The Mandela Bay Development Agency (MBDA) has reflected on its operation of Nelson Mandela Bay Stadium, claiming significant progress has been made since it assumed control of the venue in 2016.
The stadium was initially built for South Africa’s hosting of the 2010 FIFA World Cup and has a capacity of 48,000. It is currently used to host football and rugby matches, along with other events.
The MBDA was formed in 2004 with the initial objective of providing urban regeneration in Port Elizabeth, where the NMB Stadium is based. In a statement issued by the MBDA, the agency’s chief executive Ashraf Adam said the stadium is gradually lessening its burden on local rate payers and “strategically recruiting and securing prized sporting and non-sporting events”.
Adam pointed to NMB Stadium’s status as a “multi-purpose” facility, which ensures that it is not solely dependent on sporting events. Adam said the NMB Stadium management team has been aggressive in its approach to attract a wide range of events to the venue, which he feels bucks the trend for major stadia in South Africa.
The stadium has hosted rugby’s International Sevens tournament, as well as the Colour Run, Super Rugby matches, Premier Soccer League games, the Mountain Bike Challenge and the recent rugby union Test match between South Africa and Australia.
Yesterday (Wednesday), the stadium also began hosting the first-ever African Advanced Manufacturing and Composite Show in Africa, which showcases the latest in cutting-edge manufacturing technology.
Other events on the agenda include football’s Telkom Knockout Cup Final on December 8, and the Ebubeleni Music Festival, which is expected to attract more than 20,000 spectators.
Adam added that the MBDA is working “tirelessly” to ensure the stadium continues its trend towards breaking even, pointing out that last year the team achieved a “significant expenditure reduction” in its annual operational costs.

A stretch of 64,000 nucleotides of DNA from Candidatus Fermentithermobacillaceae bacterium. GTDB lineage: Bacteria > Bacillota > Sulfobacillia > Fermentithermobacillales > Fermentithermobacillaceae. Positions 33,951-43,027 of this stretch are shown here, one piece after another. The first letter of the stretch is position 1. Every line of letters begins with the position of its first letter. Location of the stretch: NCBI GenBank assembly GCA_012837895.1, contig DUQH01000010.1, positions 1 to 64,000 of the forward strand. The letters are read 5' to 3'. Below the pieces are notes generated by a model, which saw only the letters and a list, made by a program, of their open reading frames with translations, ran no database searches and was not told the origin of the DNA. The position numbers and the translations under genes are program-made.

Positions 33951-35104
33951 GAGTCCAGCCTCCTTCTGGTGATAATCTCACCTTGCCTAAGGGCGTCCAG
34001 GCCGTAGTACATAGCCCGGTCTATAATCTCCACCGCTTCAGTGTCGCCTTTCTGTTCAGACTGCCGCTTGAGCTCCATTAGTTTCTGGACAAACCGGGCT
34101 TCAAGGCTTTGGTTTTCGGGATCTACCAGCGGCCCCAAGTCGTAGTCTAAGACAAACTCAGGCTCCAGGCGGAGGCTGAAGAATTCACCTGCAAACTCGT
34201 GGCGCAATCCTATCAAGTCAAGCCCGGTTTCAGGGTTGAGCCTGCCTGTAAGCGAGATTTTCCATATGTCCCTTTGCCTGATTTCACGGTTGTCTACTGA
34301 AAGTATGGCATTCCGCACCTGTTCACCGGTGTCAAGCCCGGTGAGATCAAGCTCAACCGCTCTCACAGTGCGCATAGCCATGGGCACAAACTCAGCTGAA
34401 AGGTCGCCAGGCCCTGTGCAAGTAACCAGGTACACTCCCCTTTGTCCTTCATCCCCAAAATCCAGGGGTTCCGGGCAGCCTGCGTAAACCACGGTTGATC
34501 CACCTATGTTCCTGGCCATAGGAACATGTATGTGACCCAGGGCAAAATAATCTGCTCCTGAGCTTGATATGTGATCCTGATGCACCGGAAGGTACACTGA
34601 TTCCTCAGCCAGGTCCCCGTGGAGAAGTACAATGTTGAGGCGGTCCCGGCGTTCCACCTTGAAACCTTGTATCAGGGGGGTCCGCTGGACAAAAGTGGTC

NMB Stadium also recently partnered with The Waste Trade Company to launch its Green hub initiative, and is seeking to introduce other high-tech amenities to enhance the experience for stakeholders.
Adam said: “The MBDA’s mandate is to reduce the burden on rate payers and diversify income streams in order to place the stadium on a path to sustainability. The Agency is already making huge strides with several new innovations such as the creation of a Sports Museum, off-grid power initiatives and water-saving initiatives.
“Stadia across the world have implemented various forms of museums to celebrate sport and the host city’s heritage as means to keep foot traffic high and generating a steady income stream. This initiative which is due for completion by June 2019 will offer great opportunities to local traders and entrepreneurs to provide unique local artworks, merchandise and crafts that are made in Nelson Mandela Bay.
“Taking the NMB Stadium off the power and water grid and having it contribute to the system is one of the major long-term goals set for the stadium management team. The MBDA believes that this is possible given the abundant sunshine hours, wind, proximity to the lake and the ocean. The memorandum of understanding signed between the Nelson Mandela University and the MBDA is one mechanism aimed at leveraging local knowledge, technical expertise and research to look at feasible and cost-effective ways to bring this idea to reality.
“As we look to the future, we ask all our stakeholders to work with us to ensure that this facility maintains its status and performs its role as a critical centre-point for economic development, community building, social cohesion, sports development and as a magnet for major events in the Bay. With an imaginative team, good corporate governance, sound financial management and compliance systems, the NMB stadium is on a path to sustainability.”
Image: Meraj Chhaya